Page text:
James R. Zimbelman, Andrew K. Johnston, and Crystal G. Lovett
Center for Earth and Planetary Studies, National Air and Space Museum
MRC 315, Smithsonian Institution, Washington, D.C. 20560
This work was presented as a poster at the 1996 meeting of the Geological Society of America in Denver. For more information, please e-mail James Zimbelman at email@example.com
Click on the image below to download a copy (400K jpeg) of the preliminary map.
Preliminary geologic mapping at 1:500,000 scale has been carried out for the Mars Transverse Mercator (MTM) quadrangle 05142, which contains abundant exposures of the enigmatic Medusae Fossae Formation (MFF). The quadrangle extends over N2.5 to 7.5 lat. and W140 to 145 long., located west of the Tharsis Montes shield volcanoes, south of Olympus Mons volcano, and north of the boundary of the southern cratered highlands. Geologic analysis was greatly aided by the excellent Viking Orbiter images in this area, covering most of the quadrangle at a spatial resolution of 22 to 33 m/pixel. Significant findings include the identification of three distinct layers within materials previously mapped as the middle member of MFF, evidence of significant wind shifts recorded by yardangs on the tops of these three layers, abundant geomorphic evidence of aeolian erosion that stripped away the friable MFF materials, pristine-appearing volcanic and impact terrains exposed beneath the MFF materials, and possible folds in the upper member of MFF west of the Gordii Dorsum escarpment. These results are very encouraging for the eventual goal of assessing published hypotheses of origin for MFF, which range from ignimbrites to aeolian deposits to carbonate platform materials. The mapped geologic contacts and structural symbols were digitized in ARC/Info and digitally compiled using Adobe Illustrator. The final map (to be published by the U.S.G.S. following technical review) should also include geology for MTM 00142, which would complete coverage of the Gordii Dorsum escarpment.
Massive deposits in the Amazonis Planitia region of Mars, distributed within 12 S to 18 N latitude and 125 to 220 W longitude, have been mapped regionally as the Medusae Fossae Formation (MFF) . These materials have been subdivided locally into from three  to seven  individual units. Recently three Mars Transverse Mercator (MTM) sheets at 1:500,000 scale were approved by NASA for systematic geologic mapping, with the goal of obtaining constraints on numerous hypotheses of formation of these enigmatic materials. Several hypotheses have been proposed for the formation of the MFF materials, summarized in . These include the interpretation of MFF as ignimbrites [1,2,4], massive accumulations of variably indurated aeolian materials [1,5,6], paleopolar layered deposits emplaced when Mars rotation axis was at a different position than at present , exposed carbonate platforms deposited in a Martian ocean , and exhumed transcurrent faulting along the Gordii Dorsum escarpment [9, 10]. The current mapping effort eventually will provide new stratigraphic constraints that should prove helpful in evaluating some of the proposed hypotheses of formation.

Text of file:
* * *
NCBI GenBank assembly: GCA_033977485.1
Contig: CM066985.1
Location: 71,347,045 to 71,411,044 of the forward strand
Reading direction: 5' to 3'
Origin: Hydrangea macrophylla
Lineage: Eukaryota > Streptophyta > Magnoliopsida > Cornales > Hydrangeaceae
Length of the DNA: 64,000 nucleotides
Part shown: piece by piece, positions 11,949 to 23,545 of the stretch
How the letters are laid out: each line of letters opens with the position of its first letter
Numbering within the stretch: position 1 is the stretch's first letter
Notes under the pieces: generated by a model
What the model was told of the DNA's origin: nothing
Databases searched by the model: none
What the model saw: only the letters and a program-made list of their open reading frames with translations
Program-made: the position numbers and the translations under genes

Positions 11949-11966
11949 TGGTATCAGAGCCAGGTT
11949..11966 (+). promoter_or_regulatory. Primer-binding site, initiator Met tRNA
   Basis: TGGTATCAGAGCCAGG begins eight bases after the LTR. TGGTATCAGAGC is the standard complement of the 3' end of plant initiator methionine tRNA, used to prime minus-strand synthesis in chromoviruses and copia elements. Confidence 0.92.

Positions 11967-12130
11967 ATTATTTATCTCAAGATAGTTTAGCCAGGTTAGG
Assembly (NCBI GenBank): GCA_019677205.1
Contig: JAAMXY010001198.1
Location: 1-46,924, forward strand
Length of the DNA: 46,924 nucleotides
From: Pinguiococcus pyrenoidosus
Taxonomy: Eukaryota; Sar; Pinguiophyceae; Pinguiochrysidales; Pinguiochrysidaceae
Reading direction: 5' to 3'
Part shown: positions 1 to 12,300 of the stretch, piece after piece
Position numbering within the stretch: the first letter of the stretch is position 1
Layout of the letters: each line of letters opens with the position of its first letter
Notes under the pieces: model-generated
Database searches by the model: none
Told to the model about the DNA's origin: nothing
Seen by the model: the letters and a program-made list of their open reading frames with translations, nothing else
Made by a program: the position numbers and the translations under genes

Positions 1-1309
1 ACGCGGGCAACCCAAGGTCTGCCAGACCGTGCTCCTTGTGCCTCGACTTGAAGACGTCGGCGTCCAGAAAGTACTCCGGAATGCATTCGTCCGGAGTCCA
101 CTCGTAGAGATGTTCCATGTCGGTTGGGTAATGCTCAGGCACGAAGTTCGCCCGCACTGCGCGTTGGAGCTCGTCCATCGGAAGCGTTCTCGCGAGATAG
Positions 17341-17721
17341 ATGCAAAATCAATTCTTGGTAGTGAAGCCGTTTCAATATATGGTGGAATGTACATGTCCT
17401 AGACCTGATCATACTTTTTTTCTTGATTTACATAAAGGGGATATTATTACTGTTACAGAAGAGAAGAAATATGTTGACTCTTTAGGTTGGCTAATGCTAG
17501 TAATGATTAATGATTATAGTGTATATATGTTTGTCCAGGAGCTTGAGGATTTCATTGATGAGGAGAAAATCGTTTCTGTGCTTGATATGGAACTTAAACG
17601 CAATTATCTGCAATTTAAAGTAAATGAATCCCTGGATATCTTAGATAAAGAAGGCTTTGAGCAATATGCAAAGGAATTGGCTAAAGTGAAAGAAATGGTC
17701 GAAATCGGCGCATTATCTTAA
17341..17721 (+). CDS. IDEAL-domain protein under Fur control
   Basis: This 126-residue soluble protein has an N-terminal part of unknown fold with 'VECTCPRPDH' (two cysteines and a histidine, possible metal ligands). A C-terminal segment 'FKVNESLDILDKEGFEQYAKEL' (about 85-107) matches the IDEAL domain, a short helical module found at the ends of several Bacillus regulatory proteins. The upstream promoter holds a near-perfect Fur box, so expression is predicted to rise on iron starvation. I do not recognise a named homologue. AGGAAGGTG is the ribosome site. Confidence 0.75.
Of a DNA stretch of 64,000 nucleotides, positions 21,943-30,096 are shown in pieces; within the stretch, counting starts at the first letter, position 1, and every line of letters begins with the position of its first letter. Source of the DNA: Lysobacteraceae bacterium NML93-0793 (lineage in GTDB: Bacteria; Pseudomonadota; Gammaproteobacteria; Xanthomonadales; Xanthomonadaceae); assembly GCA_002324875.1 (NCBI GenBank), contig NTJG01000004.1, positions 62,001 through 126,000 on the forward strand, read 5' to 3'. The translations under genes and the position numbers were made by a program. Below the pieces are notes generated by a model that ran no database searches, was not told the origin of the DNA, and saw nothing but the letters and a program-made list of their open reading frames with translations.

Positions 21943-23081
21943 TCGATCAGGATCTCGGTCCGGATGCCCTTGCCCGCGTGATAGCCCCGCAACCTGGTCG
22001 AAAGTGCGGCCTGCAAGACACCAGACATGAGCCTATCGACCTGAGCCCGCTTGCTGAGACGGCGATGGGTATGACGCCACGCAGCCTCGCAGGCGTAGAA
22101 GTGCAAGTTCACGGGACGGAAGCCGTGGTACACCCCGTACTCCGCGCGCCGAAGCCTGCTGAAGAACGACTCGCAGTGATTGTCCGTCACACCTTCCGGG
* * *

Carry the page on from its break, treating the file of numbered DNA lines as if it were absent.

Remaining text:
Excellent Viking Orbiter images of MFF were obtained late in the extended mission of the long-lived Viking Orbiter 1 (revolutions 462 to 473 of the Survey Mission, equivalent to orbits 1462 to 1473). These images were obtained when the periapsis altitude of the orbiter had been lowered to around 300 km, resulting in an image resolution of 22-33 m/pixel. Digital processing and mosaicing of selected images (see figures below) was carried out in support of the geologic mapping undertaken for MTM quadrangle 05142 (where the numbers correspond to the center of the quadrangle at 5 N latitude, 142.5 W longitude). The images were combined in a photobase at 1:500,000 scale at the U.S. Geological Survey in Flagstaff. Geologic features were interpreted from the photobase and drawn by hand. The results were digitized and georeferenced using Arc/Info software. Illustrator was used for output of the preliminary map shown here.